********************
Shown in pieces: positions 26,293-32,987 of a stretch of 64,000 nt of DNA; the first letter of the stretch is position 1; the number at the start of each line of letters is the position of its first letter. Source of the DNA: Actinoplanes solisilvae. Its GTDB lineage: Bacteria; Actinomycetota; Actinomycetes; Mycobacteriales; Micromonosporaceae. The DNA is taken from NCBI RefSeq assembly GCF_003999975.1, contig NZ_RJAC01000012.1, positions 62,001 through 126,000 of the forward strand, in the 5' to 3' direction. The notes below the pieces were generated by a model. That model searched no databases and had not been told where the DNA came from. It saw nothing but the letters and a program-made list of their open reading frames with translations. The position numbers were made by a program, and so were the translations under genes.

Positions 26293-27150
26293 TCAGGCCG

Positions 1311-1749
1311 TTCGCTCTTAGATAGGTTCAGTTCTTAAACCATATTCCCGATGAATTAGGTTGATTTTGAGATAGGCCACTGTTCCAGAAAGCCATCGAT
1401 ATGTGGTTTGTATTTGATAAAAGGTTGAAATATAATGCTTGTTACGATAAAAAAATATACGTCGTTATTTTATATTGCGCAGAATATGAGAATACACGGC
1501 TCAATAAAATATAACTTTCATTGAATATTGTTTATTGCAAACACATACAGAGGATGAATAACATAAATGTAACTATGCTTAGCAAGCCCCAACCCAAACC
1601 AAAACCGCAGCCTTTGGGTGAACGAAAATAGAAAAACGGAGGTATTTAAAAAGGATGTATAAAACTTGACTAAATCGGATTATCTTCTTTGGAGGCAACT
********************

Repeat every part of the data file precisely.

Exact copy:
Shown in pieces: positions 26,293-32,987 of a stretch of 64,000 nt of DNA; the first letter of the stretch is position 1; the number at the start of each line of letters is the position of its first letter. Source of the DNA: Actinoplanes solisilvae. Its GTDB lineage: Bacteria; Actinomycetota; Actinomycetes; Mycobacteriales; Micromonosporaceae. The DNA is taken from NCBI RefSeq assembly GCF_003999975.1, contig NZ_RJAC01000012.1, positions 62,001 through 126,000 of the forward strand, in the 5' to 3' direction. The notes below the pieces were generated by a model. That model searched no databases and had not been told where the DNA came from. It saw nothing but the letters and a program-made list of their open reading frames with translations. The position numbers were made by a program, and so were the translations under genes.

Positions 26293-27150
26293 TCAGGCCG

Positions 1311-1749
1311 TTCGCTCTTAGATAGGTTCAGTTCTTAAACCATATTCCCGATGAATTAGGTTGATTTTGAGATAGGCCACTGTTCCAGAAAGCCATCGAT
1401 ATGTGGTTTGTATTTGATAAAAGGTTGAAATATAATGCTTGTTACGATAAAAAAATATACGTCGTTATTTTATATTGCGCAGAATATGAGAATACACGGC
1501 TCAATAAAATATAACTTTCATTGAATATTGTTTATTGCAAACACATACAGAGGATGAATAACATAAATGTAACTATGCTTAGCAAGCCCCAACCCAAACC
1601 AAAACCGCAGCCTTTGGGTGAACGAAAATAGAAAAACGGAGGTATTTAAAAAGGATGTATAAAACTTGACTAAATCGGATTATCTTCTTTGGAGGCAACT